At issue in this case was whether the New York death penalty statute was constitutional and whether a plea bargaining provision of the statute violated the right to trial by jury. In May 1998, Darrel K. Harris was found guilty of six counts of first-degree murder, attempted first-degree murder and second-degree criminal possession of a weapon. Harris was sentenced to death under a death-penalty statute that the New York Legislature restored in 1995. He then filed a direct appeal, arguing that the statute under which he was sentenced was unconstitutional under Matter of Hynes v. Tomei (92 NY 2d 613) because it contained a provision that had the capacity to coerce guilty pleas by allowing a death-eligible defendant to plead guilty and secure life imprisonment instead of the death penalty. The provision operates to penalize those who opt for trial and, in this way, impermissibly burdens the right to trial by jury.
On Nov. 21, 2000, the NYCLU filed an amicus brief that called upon the Court of Appeals to suspend the execution of any defendant with an affirmed death sentence until the Court has had the opportunity to collect and analyze statewide information concerning the fair administration of the death penalty. The NYCLU brief premised its request on provisions of the statute that require the Court of Appeals to review every death sentence and to determine, before approving the execution of any defendant, "whether the sentence of death is excessive or disproportionate to the penalty imposed in similar cases considering both the crime and the defendant." In addition, the NYCLU joined in a separate brief submitted by Professor Anthony Amsterdam contending that the death penalty is cruel and unusual punishment in violation of the New York State Constitution and in a separate brief submitted by the Bar Association of the City of New York arguing that the death penalty violates federal due process guarantees. On July 9, 2002, the Court of Appeals issued a decision affirming the defendant’s conviction but vacating the death sentence.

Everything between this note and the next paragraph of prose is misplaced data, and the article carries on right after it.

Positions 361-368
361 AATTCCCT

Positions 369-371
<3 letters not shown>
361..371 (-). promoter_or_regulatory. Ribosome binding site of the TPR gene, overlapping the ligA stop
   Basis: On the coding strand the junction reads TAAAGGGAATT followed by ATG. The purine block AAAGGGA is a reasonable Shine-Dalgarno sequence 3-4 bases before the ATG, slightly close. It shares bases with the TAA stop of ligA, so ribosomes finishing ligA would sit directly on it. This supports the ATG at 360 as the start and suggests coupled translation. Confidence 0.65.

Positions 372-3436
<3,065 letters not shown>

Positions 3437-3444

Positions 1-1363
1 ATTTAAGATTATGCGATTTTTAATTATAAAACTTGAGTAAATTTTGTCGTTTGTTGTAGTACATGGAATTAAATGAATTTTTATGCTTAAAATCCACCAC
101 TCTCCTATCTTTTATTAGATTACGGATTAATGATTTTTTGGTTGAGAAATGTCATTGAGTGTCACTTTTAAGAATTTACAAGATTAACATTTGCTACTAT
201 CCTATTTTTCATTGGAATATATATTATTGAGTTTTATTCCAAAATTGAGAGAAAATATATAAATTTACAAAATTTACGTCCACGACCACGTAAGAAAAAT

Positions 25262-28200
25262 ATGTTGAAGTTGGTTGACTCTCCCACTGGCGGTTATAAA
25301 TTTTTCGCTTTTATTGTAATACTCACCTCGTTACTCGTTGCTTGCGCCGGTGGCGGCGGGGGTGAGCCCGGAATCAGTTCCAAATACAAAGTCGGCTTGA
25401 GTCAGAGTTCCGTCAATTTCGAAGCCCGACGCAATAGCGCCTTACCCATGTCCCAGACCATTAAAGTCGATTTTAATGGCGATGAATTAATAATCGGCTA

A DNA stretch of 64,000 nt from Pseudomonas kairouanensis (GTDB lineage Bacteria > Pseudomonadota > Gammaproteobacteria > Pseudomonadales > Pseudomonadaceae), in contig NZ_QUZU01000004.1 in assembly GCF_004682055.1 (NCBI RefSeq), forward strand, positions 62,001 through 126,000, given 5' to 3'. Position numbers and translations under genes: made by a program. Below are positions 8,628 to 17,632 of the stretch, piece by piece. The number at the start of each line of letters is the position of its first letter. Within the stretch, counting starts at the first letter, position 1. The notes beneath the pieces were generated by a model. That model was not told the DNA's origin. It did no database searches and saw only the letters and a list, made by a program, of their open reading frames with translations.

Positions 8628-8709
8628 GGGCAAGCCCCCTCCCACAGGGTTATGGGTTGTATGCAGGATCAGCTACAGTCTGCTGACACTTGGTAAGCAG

The Court ruled that this particular death sentence was invalid because it had been entered while certain plea bargaining provisions that subsequently were voided were still in effect. (Those provisions were voided in Hynes v. Tomei, an earlier case in which the NYCLU appeared as amicus curiae.) The Court of Appeals, which remanded the case for new sentencing proceedings, expressly stated that it was deferring for another case consideration of the constitutionality of the death penalty and of the concerns about the fair operation of the statute.
New York Court of Appeals, Index No. 80, Kings County Indictment No. 15265/96 (amicus)